Reptiles

{still a work in progress…}

Fence lizard

Western Fence Lizard

Western Fence Lizard

Colorado is home to two species of fence lizard:  Sceloporus tristichus (plateau fence lizard —more western) and S. consobrinus (prairie or fence lizard—more eastern).  Given the range maps of The guide to Colorado reptiles and amphibians (Young, 2011), I’d say our lizards are likely the former.  These lizards are active during the day from April through early November.  They may emerge on sunny days during warm periods in winter and early spring.  One time, when we came back from having been gone for several weeks in the dead of winter, we found a lizard lounging comfortably in a sunny patch on the floor.  No telling how long it had been in the house, enjoying the solitude. Lizards can drop their tails as a defense measure against being caught by a predator (which will often partially regrow another one over several weeks).  So if you want to pick one up, try not to grab it or carry it by its tail.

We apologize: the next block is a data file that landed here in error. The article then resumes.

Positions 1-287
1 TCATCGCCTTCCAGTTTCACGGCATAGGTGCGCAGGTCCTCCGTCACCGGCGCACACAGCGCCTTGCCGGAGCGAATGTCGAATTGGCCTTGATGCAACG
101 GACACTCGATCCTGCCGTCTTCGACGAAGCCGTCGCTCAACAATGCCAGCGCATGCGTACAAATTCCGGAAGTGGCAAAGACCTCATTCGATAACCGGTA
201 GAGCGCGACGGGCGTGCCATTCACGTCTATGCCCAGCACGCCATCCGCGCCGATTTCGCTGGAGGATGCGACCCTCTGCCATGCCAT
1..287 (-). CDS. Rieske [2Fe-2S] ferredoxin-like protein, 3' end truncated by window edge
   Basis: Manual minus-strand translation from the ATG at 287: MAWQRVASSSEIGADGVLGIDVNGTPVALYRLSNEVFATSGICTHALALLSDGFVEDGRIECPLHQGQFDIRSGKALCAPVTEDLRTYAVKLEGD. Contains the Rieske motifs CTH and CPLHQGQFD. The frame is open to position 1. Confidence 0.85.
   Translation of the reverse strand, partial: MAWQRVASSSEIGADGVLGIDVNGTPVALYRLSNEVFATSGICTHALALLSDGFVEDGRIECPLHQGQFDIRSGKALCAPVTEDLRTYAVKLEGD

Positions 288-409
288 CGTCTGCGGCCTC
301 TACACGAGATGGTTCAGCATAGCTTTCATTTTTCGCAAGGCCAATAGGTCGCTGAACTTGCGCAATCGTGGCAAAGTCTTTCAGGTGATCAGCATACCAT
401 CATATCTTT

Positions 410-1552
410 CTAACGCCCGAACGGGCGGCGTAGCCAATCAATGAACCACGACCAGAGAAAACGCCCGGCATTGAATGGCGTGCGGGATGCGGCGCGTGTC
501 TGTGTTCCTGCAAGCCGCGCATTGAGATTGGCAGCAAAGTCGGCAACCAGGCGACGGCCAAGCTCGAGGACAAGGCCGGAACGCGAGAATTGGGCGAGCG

Males challenge others by bobbing (looking like they’re doing push-ups) to flash the blue patches on their belly and throat.  Measuring between 3 inches (the young ones, such as the one in the photo above) to 7 inches, they were all considered subspecies of the eastern fence lizard until the early 2000s.  They climb well and scamper quickly; they can scale rocks, trees, and the side of our house.  They are quite tolerant of humans and may sit quietly until approached very close, then dart off into cover.

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